FDA issues draft guidance on clinical trial diversity. On Wednesday (June 26), the Food and Drug Administration (FDA) issued draft guidance providing new details on the format and content of clinical trial diversity action plans, the types of studies for which they are required, and the timing and process for submitting action plans to the agency, nearly six months after its statutorily required deadline. The guidance also explains the criteria and process FDA will use to evaluate waiver requests. FDA will accept comment on the draft guidance until September 26.

CMS issues FAQ on PrEP for HIV National Coverage Determination. On Tuesday (June 25), CMS published a new FAQ providing technical information on how to submit Medicare Part B claims for Pre-exposure Prophylaxis (PrEP) Using Antiretroviral Drugs to Prevent HIV Infection in advance of a final National Coverage Determination.

US Surgeon General calls firearm violence a public health crisis. On Tuesday (June 25), US Surgeon General Dr. Vivek Murthy issued an advisory declaring firearm violence in America to be a public health crisis. The advisory highlights the number of firearm-related deaths, the impact of firearm violence on communities and families, factors contributing to firearm violence, and a public health approach to firearm injury and prevention.

OIG issues final rule implementing provider disincentives for information blocking. On Monday (June 24), the Department of Health and Human Services (HHS) Office of Inspector General (OIG) published a final rule that establishes disincentives for health care providers found to have committed information blocking. Under the rule, eligible hospitals or critical access hospitals that commit information blocking will not be considered a meaningful user of electronic heath records (EHRs) during that calendar year under the Promoting Interoperability program and individual MIPS providers will not be considered a meaningful EHR provider. Providers participating in the Medicare Shared Savings Program that commit information blocking will have their eligibility suspended for at least one year. Press release , Final rule.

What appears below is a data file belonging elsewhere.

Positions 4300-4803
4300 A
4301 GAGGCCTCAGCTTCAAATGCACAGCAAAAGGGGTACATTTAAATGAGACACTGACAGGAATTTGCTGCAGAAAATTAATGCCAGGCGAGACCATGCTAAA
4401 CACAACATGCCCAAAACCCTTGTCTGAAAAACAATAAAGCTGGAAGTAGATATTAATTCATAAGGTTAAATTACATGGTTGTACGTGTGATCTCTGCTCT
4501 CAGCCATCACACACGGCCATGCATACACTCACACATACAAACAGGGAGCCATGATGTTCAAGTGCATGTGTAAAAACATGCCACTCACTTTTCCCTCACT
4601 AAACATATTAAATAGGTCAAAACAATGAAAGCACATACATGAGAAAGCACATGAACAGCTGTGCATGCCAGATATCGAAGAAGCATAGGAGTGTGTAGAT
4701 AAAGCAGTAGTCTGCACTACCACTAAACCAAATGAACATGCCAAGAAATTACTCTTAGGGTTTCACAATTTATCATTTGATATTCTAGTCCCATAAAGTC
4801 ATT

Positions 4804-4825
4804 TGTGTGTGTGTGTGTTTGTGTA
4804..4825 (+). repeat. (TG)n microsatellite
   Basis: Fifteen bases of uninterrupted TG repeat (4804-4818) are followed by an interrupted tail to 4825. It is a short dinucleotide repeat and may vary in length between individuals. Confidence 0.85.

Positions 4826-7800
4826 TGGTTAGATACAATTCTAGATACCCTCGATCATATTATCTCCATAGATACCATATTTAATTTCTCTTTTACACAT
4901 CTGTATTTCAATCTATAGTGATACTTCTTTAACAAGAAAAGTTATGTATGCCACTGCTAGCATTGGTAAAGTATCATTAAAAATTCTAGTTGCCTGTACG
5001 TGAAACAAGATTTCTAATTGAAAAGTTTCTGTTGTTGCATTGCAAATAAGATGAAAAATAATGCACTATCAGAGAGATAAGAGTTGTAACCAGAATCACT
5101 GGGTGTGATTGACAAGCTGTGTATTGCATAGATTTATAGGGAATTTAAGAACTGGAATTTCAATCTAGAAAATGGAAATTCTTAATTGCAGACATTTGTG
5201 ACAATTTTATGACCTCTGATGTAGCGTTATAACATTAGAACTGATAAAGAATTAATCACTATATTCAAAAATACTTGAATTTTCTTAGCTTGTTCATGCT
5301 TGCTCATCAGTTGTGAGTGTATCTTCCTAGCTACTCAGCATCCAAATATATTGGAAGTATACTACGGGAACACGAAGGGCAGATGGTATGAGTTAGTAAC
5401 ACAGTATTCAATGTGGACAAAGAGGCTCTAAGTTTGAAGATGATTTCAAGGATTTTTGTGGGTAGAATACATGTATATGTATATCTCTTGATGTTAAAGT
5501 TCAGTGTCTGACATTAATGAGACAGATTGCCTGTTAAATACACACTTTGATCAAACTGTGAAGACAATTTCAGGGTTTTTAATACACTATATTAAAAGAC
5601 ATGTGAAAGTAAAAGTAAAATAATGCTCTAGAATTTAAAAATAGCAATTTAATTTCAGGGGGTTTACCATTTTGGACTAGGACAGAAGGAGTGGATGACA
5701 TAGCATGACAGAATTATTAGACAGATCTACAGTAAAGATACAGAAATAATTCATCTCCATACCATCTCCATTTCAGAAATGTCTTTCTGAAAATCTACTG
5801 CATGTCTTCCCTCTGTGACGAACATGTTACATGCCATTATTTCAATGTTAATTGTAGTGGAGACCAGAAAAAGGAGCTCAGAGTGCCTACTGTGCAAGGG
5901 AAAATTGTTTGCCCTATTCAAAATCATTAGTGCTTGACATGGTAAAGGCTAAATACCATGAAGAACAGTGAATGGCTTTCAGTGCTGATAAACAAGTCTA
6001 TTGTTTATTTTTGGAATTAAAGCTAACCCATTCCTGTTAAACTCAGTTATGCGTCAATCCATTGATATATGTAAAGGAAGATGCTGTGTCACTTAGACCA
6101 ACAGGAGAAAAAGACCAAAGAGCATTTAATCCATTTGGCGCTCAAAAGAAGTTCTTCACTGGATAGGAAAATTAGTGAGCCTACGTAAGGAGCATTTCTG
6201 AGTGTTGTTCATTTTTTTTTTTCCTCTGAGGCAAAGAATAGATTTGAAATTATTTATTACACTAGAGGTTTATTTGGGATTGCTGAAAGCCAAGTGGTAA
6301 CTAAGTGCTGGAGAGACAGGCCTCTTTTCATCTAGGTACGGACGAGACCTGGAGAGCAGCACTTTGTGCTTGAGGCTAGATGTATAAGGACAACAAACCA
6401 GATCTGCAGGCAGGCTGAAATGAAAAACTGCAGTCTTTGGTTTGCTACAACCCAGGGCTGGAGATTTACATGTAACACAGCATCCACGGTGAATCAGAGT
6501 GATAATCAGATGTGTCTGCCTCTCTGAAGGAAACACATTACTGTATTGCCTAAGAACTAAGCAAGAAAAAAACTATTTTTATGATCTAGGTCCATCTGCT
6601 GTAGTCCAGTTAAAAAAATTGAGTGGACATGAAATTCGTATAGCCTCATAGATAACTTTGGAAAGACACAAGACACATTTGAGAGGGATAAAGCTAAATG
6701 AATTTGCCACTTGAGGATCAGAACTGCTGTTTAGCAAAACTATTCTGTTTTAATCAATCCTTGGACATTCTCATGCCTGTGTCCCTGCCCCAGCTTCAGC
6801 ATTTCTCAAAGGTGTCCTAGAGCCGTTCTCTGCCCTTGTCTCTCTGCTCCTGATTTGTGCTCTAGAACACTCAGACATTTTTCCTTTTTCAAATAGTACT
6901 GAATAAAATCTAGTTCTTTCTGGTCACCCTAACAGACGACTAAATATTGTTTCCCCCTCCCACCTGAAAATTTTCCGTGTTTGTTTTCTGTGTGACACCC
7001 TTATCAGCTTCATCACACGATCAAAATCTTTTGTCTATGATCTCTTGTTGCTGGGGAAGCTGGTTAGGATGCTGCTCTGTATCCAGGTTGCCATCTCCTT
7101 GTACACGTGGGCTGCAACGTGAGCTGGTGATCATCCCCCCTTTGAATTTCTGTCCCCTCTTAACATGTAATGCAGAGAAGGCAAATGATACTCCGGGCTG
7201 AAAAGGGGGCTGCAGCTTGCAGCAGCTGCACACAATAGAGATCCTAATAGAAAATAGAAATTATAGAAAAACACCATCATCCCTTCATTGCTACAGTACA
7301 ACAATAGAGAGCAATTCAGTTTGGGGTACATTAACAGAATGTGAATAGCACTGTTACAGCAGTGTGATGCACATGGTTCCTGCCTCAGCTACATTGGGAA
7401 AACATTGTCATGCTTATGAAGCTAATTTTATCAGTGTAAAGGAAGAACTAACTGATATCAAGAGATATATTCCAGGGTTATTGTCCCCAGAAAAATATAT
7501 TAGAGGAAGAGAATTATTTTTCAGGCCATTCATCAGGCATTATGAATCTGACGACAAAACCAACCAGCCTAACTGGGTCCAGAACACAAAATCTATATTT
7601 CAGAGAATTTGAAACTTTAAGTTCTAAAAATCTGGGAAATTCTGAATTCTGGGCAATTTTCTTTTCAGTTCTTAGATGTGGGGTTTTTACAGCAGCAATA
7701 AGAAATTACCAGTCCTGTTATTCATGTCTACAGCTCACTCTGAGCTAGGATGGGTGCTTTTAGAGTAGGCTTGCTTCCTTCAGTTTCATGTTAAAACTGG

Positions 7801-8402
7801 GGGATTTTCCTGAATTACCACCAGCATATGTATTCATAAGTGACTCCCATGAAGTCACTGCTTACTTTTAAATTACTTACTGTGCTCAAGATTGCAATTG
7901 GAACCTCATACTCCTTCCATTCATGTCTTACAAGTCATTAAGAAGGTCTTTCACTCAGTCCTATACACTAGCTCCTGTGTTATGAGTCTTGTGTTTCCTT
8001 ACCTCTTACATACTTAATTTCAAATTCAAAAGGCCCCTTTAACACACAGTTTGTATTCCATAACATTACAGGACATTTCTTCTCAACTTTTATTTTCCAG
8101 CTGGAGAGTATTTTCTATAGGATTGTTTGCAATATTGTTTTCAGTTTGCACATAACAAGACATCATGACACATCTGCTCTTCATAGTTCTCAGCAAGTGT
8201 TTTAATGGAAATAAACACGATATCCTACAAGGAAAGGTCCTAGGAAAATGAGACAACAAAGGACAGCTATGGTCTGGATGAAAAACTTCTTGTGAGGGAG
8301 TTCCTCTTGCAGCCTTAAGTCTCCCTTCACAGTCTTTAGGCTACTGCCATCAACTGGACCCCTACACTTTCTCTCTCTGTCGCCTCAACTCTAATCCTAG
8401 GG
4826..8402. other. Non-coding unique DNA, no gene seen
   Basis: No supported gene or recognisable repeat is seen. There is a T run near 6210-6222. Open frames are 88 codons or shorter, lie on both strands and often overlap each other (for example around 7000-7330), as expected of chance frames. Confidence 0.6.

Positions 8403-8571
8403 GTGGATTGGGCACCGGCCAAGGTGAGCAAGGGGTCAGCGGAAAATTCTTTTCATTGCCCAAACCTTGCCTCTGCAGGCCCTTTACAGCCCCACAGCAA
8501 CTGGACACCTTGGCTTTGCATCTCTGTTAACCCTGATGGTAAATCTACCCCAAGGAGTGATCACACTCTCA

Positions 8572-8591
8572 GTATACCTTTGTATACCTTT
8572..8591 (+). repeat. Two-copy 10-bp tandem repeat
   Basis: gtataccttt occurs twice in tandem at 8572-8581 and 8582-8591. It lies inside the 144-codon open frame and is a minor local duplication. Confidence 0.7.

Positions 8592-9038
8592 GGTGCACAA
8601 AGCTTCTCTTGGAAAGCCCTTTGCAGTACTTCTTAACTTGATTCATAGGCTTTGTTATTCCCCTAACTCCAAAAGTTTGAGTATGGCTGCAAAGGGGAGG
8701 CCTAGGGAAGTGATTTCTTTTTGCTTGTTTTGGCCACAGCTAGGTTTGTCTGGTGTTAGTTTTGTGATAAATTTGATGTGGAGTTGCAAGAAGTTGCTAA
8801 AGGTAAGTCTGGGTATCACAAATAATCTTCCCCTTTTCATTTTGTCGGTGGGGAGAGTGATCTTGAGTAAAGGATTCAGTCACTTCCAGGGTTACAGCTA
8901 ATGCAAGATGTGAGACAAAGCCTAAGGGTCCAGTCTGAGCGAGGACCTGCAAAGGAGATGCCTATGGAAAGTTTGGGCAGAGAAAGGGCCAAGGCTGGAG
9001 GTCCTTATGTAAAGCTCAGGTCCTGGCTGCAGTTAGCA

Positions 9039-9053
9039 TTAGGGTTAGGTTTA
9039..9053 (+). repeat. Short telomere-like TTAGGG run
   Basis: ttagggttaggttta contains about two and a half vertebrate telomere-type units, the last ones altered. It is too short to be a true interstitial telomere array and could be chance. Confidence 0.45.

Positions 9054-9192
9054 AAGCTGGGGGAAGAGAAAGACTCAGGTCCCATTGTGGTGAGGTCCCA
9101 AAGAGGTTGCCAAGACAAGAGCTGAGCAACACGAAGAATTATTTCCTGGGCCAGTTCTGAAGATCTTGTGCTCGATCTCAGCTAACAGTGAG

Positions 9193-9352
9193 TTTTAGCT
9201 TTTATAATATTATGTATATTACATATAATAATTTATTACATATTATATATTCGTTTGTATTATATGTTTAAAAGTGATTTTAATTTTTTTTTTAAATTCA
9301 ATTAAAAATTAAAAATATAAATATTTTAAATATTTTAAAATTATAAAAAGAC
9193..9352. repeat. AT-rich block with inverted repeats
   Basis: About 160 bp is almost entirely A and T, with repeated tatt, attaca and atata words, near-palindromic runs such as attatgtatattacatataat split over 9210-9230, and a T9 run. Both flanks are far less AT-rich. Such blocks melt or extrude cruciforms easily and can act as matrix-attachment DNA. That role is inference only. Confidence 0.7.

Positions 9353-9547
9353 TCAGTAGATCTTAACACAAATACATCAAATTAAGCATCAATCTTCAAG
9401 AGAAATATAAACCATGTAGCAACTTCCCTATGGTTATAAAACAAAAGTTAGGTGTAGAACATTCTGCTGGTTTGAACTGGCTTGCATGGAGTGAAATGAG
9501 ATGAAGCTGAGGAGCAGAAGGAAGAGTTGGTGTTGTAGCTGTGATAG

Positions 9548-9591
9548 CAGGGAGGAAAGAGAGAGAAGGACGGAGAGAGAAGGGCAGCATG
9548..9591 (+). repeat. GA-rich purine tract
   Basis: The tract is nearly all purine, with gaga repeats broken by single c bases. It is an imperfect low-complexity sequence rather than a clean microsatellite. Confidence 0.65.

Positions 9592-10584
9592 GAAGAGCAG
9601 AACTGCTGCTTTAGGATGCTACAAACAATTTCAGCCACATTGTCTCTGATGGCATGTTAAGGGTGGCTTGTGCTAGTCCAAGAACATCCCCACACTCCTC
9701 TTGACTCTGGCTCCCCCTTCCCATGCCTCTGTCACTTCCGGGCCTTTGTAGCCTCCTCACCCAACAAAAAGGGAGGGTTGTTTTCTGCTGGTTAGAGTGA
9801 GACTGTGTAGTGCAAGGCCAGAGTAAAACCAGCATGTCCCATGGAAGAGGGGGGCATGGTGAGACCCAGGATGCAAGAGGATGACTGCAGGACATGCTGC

Hearings, Markups, and Other Committee Activity

House Energy and Commerce Committee cancelled a markup of data privacy, telehealth, and other legislation. On Thursday (June 27), the Committee at the last minute canceled the mark up in the wake of Republican leadership concerns with the American Privacy Rights Act, particularly the bill's private right of action provision. In a statement, Ranking Member Frank Pallone (D-NJ) criticized the interference that resulted in the markup being canceled. It is unclear when the markup, which included legislation to extend Medicare telehealth flexibilities set to expire at the end of 2024 through 2026, may be rescheduled. Chair Cathy McMorris Rodgers (R-WA), who is retiring at the end of the year, said in a statement "we will continue our pursuit to give Americans privacy rights online."

  • More information available here.

House Ways & Means Committee held a markup of H.R. 1691, H.R. 2407, H.R. 8816, and H.R. 4818. On Thursday (June 27), the Committee advanced four bills to create a transitional coverage pathway for FDA-approved breakthrough devices under the Medicare program, to enable Medicare to cover FDA-approved multi-cancer early detection screening tests, to provide a cognitive impairment screening under Medicare, and to expand Medicare coverage for obesity drugs and intensive behavioral therapy. During the markup, there was strong bipartisan support for advancing the Nancy Gardner Sewell Medicare Multi-Cancer Early Detection Screening Coverage Act, with the committee taking a moment to applaud the bill's unanimous passage. Much of the markup's discussion focused on the Treat and Reduce Obesity Act of 2023, which would allow Medicare to cover of obesity drugs. Several Democrats raised concerns about the amended bill, which significantly scales back eligibility for Medicare beneficiaries to those who are already taking it, reducing the bill's cost to $1.7 billion over a decade. While members who spoke in support of the bill viewed it as an important first step to increasing access to weight loss drugs, Democrats who raised concerns said the bill imposes "arbitrary" limits on who is eligible for coverage that does not account for patient need.

  • More information available here.

House Judiciary Subcommittee on the Administrative State, Regulatory Reform, and Antitrust held a hearing on "Follow the Science?: Oversight of the Biden Covid-19 Administrative State Response." On Wednesday (June 26), the Subcommittee held an oversight hearing on the Biden administration's COVID-19 response. During the hearing, discussion focused on the FDA's process for authorizing COVID-19 vaccines and boosters and the Biden administration's decision to issue a vaccine mandate.

  • More information available here.